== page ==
Although the authors are careful to stress that they cannot make definitive causal claims, some insights emerge when looking at the characteristics of countries with high mobility rates. Typically, these nations tend to have larger government spending, particularly on education, relative to their national income. They also display lower income disparities, enjoy more democratic governance with fewer conflict-related deaths, and have diverse populations that move around a lot. Such countries also seem to prioritise child health, evident from lower rates of health issues like stunting among children, and they invest in education, as shown by a higher teacher-to-student ratio and fewer students leaving school prematurely. However, while these findings provide clues, they are preliminary, and more research is needed to confirm these associations.
Additionally, the relationship between a country’s income and intergenerational mobility offers another layer of complexity. In extremely poor countries, many parents might lack formal education, making it easier for the next generation to surpass them, suggesting high mobility. Yet, as nations develop, educational differences among parents become clearer. A child’s educational path might then depend more on whether they’re from a poor, middle-class, or wealthy background, possibly leading to reduced mobility. This trend might reverse when richer countries use their wealth to balance out private investment inequalities. However, the stark contrast in mobility between developed and developing countries isn’t just about government spending – there are other factors at play that need further exploration.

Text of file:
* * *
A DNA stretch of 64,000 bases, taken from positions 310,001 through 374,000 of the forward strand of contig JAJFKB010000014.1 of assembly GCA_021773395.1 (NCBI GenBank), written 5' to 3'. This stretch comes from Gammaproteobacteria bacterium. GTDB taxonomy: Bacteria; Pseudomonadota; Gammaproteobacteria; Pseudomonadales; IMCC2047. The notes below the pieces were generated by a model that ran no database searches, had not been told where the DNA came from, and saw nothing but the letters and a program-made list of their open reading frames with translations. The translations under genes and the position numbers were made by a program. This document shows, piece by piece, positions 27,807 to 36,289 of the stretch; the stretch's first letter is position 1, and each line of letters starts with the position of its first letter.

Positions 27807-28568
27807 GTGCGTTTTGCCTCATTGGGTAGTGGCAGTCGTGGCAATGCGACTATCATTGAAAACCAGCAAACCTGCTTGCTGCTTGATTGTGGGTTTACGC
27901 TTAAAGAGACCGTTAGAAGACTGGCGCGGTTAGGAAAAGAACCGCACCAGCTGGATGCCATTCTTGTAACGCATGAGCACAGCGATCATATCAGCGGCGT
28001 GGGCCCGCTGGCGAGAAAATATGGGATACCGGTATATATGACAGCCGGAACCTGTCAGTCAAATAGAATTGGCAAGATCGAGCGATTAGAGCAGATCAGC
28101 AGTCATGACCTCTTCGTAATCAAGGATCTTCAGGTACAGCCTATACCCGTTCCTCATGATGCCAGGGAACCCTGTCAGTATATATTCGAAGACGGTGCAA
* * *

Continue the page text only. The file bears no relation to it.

One possibility, reported in a new Nature paper, is that the relative education of today’s fathers and mothers matters. The study reports that:
With the prevalence of hypogamous parents (mother more educated), mother-child associations are stronger, but father-child associations are weaker. With the prevalence of hypergamous parents (father more educated), mother-daughter associations are weaker.
It’s clear that the causes of intergenerational mobility are complex and context-specific.
While cross-country comparisons are useful, within-country comparisons might be even more relevant, particularly in the case of South Africa. It remains crucial, in the face of alarming unemployment rates and significant income inequality, to understand how mobility varies across the nation’s diverse racial landscape. Several strategies could propel forward mobility for younger generations, like enhancing educational quality, mitigating crime, and optimizing healthcare spending.
Yet, at the heart of it all, the pressing need for job creation through robust economic growth remains paramount. As a salve to so many of South Africa’s qualms, the country must prioritise reforms that stimulate economic growth and open doors to employment opportunities.
With Prof Johan Fourie, Stellenbosch University
Guided by the authors, we take the middle ground between the highest and lowest chances that someone, born to parents from lesser opportunities, can reach the top tier of education. This average reflects both men and women.